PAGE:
at N.C. Central University in Durham, said branding
was one way of showing loyalty to a fraternity.
"It's completely voluntary," he said. "It's a sign of
belonging to a fraternity, just like some groups have
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Now that fall is here, it's time to set out your stuffed straw man, or at
this antique store on Highway 54 think. With the cooler weather in
forecasts of the same, it looks like fall might be here to stay.
McCullough said he would meet early
today with chemistry department Chair
man R.W. Murray. He said he had been
told riot to talk about the incident.
Students said that McCullough would
not elaborate on who was behind the con
spiracy or give additional details.
McCullough entered the class of more
than 200 students and wrote on the
blackboard that class was canceled,
students said. They said some students
began to walk out, but McCullough asked
them to stay and listen to what he had to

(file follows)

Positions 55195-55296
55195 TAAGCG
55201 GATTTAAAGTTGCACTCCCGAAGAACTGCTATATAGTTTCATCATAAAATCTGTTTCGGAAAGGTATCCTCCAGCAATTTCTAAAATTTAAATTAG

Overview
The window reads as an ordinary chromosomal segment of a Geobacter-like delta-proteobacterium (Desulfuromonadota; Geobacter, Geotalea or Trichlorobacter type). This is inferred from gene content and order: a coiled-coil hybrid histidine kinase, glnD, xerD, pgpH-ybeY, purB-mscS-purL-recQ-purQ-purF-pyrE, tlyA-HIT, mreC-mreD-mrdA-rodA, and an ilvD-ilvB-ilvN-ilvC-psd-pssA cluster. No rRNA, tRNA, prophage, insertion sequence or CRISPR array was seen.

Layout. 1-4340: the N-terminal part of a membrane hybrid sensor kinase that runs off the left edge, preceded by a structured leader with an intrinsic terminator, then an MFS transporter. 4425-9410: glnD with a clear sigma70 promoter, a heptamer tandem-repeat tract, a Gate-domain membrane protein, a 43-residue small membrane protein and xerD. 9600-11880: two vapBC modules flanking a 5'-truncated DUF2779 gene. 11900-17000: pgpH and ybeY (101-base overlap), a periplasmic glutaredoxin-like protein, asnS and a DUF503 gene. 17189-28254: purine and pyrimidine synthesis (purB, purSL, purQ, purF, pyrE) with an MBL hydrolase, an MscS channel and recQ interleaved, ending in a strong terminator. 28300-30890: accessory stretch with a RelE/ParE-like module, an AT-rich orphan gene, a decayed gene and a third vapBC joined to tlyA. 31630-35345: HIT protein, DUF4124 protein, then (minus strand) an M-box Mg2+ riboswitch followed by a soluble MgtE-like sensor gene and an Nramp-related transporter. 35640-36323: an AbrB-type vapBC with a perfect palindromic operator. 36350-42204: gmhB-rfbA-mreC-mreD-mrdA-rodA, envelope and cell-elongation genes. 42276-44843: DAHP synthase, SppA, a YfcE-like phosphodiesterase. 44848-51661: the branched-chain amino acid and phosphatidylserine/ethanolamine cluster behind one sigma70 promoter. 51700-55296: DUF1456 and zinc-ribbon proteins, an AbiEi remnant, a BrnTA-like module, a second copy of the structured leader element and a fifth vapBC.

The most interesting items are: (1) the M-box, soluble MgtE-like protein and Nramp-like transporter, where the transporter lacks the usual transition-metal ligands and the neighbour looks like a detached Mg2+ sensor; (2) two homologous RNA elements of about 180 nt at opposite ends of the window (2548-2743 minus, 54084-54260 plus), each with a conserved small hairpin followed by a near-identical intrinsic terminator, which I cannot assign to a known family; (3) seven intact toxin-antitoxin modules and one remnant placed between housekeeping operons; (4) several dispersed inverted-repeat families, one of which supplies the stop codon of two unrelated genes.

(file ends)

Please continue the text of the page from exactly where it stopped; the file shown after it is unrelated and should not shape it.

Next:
Some students met him after class but
got "pretty vague answers," said
sophomore chemistry major Gene Radford.
sweaters and sweatshirts.
"It's a part of something the brothers want from
the fraternity," added Woods, who was branded in
1963 while a student at District of Columbia Teachers
Coalter Paxton, president of white fraternity Zeta
Psi, which is no longer recognized by the University,
said that all of the fraternity's 36 active members are
branded. He said the branding is done on a voluntary
f "It is a part of initiation, but you can say no, and it
stops righ there," he said. -V"'
Paxton said he did not know why or when branding
was started, but said his father and uncle both have
brands from when they were Zeta Psis in the '40s and
Paxton added that he was branded because it was
"in the tradition of the fraternity." -.v.
? Several of those who were branded said they believe
the brand is a symbol of commitment and unity
among the fraternity members.
"A lot of guys got branded as a sense of unity not
only to their brothers in the fraternity at that time, but
to the brothers past," said Jeffrey Bryson, who was